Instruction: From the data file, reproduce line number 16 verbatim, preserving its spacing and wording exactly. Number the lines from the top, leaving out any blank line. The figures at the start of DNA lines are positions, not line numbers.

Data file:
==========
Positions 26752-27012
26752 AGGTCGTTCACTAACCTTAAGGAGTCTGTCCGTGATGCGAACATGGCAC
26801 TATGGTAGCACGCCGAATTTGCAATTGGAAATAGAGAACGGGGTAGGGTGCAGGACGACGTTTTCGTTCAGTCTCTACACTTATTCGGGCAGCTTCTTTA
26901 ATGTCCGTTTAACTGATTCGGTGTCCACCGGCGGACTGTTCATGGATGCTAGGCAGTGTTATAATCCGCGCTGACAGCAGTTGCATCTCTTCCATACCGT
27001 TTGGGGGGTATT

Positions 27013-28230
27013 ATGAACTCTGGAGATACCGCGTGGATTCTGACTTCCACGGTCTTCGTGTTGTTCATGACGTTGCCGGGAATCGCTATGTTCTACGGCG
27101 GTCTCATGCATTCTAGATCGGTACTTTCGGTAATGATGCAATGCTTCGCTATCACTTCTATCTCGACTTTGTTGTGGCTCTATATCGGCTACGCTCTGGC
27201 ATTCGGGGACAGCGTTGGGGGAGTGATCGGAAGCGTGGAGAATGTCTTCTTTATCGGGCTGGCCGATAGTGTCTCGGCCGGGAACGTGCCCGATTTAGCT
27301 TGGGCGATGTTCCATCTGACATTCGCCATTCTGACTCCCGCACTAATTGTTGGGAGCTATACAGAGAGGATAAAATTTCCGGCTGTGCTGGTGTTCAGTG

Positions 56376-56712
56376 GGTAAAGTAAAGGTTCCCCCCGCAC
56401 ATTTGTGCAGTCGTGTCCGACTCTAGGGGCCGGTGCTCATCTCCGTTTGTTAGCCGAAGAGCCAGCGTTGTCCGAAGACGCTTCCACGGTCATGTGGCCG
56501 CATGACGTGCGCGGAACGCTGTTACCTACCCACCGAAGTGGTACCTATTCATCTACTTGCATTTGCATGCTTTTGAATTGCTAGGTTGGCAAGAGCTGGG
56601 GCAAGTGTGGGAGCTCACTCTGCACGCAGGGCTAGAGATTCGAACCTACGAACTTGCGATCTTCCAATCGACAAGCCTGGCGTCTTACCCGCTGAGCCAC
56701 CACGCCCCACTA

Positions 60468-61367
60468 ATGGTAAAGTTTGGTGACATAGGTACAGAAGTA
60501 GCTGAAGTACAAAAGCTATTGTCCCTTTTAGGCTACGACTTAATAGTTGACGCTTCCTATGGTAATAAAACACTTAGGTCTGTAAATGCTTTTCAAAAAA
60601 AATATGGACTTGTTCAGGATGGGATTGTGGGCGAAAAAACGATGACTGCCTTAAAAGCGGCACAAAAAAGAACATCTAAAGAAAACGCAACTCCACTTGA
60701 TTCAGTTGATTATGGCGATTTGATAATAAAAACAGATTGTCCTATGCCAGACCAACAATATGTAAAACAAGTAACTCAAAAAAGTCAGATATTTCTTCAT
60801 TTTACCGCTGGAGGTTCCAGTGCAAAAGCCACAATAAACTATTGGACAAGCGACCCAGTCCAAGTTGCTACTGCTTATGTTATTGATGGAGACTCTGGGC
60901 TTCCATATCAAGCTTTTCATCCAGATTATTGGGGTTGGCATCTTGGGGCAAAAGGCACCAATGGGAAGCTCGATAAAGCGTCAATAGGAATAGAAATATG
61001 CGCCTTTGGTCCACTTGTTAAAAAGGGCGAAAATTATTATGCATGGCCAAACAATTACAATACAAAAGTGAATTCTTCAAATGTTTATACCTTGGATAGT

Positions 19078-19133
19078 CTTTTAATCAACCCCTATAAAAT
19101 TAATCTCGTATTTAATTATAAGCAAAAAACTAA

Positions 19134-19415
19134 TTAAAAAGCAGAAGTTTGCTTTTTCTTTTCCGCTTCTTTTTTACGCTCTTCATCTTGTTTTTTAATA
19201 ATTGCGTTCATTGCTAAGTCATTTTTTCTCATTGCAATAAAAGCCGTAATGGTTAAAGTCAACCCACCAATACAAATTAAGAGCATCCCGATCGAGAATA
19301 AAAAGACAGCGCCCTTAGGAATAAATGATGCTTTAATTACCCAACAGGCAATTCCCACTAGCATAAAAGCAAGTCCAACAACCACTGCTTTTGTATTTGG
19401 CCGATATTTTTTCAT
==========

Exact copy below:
56701 CACGCCCCACTA